Media convergence - Communications Committee Contents

Media convergence

Chapter 1: Introduction

1.  The easiest way to think about media convergence is as a technological phenomenon whereby the digitisation of content and its distribution have given audiences the ability to access content on multiple platforms or devices.[1] Media previously made distinct by their technology of distribution have converged. This development has prompted changes in: the way audiences access and use content; their expectations across media; and the way in which content producers and distributors make money and operate more generally. The phenomenon was well described in the written evidence of Lara Fielden, Visiting Fellow, Reuters Institute for the Study of Journalism:

    "Newspapers are not just printed but online and carry video packages with the look and feel of traditional TV; broadcasters publish websites including text-based articles similar to online print offerings; scheduled programmes are broadcast but also available on-demand, on digital channels and a variety of websites; user-generated material vies for online audiences alongside professionally produced content; professional and amateur bloggers share the same debates."[2]

2.  Converged devices have become a mass market reality, giving people access to types of content, conventionally distributed over different platforms, on one single platform, be it on their desk, table-top or in the palm of their hand. Audiences are increasingly expecting: 'anything, anytime, anywhere'. The possibilities—from ever more multi-faceted devices to ever greater interactivity—seem limitless. Paradoxically, therefore, convergence is leading to diverging sources of content and means of consumption: in the range of suppliers at one end, and the range of devices and means of accessing content at the other.

3.  The pace of media convergence, however, is contested, and it has been put to us repeatedly during the course of this inquiry that traditional services such as linear broadcast TV remain hugely popular and resilient. While this is clearly the case, there are very marked generational differences in the ways younger age groups are using media compared to other age groups (see para 34). Younger age groups are in the vanguard of convergence. So, when considering their behaviour, content accessed via the internet and on new converged devices poses more significant challenges than might first seem apparent from the resilience of conventional linear TV across the population as a whole. It is, of course, impossible to predict with any certainty whether younger generations will continue to consume media as they are doing at present; their media consumption may become more conventional as they get older. However, even if this happens, there is still a cohort of young people currently using media in ways unimaginable to previous generations, and the next generation are likely to be even more radical in their consumption patterns.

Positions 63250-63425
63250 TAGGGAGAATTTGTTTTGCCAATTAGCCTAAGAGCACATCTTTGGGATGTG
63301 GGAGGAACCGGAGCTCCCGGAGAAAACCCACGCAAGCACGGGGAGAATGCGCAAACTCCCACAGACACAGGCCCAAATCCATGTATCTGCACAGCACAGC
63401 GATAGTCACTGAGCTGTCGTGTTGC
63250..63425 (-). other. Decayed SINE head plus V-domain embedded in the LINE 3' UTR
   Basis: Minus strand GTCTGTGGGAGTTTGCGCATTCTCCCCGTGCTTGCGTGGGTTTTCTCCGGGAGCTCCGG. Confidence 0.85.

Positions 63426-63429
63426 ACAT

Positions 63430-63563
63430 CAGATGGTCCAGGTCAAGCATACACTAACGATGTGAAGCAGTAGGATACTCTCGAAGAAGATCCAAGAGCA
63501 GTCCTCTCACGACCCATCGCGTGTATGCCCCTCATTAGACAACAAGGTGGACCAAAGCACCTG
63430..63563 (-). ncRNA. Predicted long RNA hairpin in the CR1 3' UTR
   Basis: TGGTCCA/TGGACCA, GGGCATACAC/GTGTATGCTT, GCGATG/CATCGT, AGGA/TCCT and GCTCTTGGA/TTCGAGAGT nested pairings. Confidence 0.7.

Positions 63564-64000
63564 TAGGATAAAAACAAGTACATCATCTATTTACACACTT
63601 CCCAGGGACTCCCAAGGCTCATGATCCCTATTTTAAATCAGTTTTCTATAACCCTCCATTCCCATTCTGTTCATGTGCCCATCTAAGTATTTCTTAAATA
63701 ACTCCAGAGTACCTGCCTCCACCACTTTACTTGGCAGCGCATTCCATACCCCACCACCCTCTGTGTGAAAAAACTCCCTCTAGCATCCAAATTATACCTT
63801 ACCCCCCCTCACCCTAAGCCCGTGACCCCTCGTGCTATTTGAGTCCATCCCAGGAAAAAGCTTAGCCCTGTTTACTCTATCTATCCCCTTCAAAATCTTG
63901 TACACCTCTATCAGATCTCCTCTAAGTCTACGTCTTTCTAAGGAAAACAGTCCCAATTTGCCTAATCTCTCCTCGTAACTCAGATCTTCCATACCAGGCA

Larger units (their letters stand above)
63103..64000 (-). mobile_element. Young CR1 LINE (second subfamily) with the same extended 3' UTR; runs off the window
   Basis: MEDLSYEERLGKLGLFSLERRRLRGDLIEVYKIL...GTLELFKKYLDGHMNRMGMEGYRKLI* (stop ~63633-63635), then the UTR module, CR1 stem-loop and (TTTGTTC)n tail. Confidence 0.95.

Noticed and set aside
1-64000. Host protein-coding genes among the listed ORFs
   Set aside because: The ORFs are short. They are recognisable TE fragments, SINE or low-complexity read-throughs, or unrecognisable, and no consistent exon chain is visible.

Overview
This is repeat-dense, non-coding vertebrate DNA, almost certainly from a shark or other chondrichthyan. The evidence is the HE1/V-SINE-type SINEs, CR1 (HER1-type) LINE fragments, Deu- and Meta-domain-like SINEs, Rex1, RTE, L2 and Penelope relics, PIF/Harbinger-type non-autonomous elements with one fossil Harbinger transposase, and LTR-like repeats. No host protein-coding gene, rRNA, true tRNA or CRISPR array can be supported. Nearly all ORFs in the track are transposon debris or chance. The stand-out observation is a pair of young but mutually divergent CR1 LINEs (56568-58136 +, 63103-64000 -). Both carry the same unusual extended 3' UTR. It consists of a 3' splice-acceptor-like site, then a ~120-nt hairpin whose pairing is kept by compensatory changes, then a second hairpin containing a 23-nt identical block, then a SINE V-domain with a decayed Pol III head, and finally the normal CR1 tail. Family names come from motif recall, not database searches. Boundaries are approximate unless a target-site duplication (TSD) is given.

4.  In the unconverged world, different regulatory models have been applied to each of the different media—broadcast, print and online—encompassing licensed broadcasters at one extreme and the almost completely unregulated internet at the other. In a converged world, this approach faces increasing challenge: the clear boundaries between media are breaking down, new methods of consumption are undermining traditional regulatory approaches, and public expectations are changing. Among some of the questions posed by these changes are:

·  What standards, if any, will the public expect to be applied in future to different media, and what tools are available to ensure they are delivered?

·  How can we continue to secure wide availability of high quality content made in the UK, including accurate and trustworthy news and information?

·  How can we secure healthy and competitive media markets which contribute to the public interest?

5.  The proposals for responding to media convergence that we heard over the course of this inquiry varied in their radicalism and urgency. These differences emerged particularly strongly in the specific recommendations witnesses made for regulatory reform. Some believed that a sweeping response is required now, some believed that we needed to begin planning for reform, while others believed that we should adopt a 'wait-and-see' approach:

    "A new settlement for media content is required."[3]

    "As media platforms become interchangeable the traditional boundaries between regulatory systems and structures are also breaking down."[4]

    "Planning for a converged future is to be advised."[5]

    "For at least 20 years technology enthusiasts have consistently exaggerated the speed and scale of change, especially in the case of television."[6]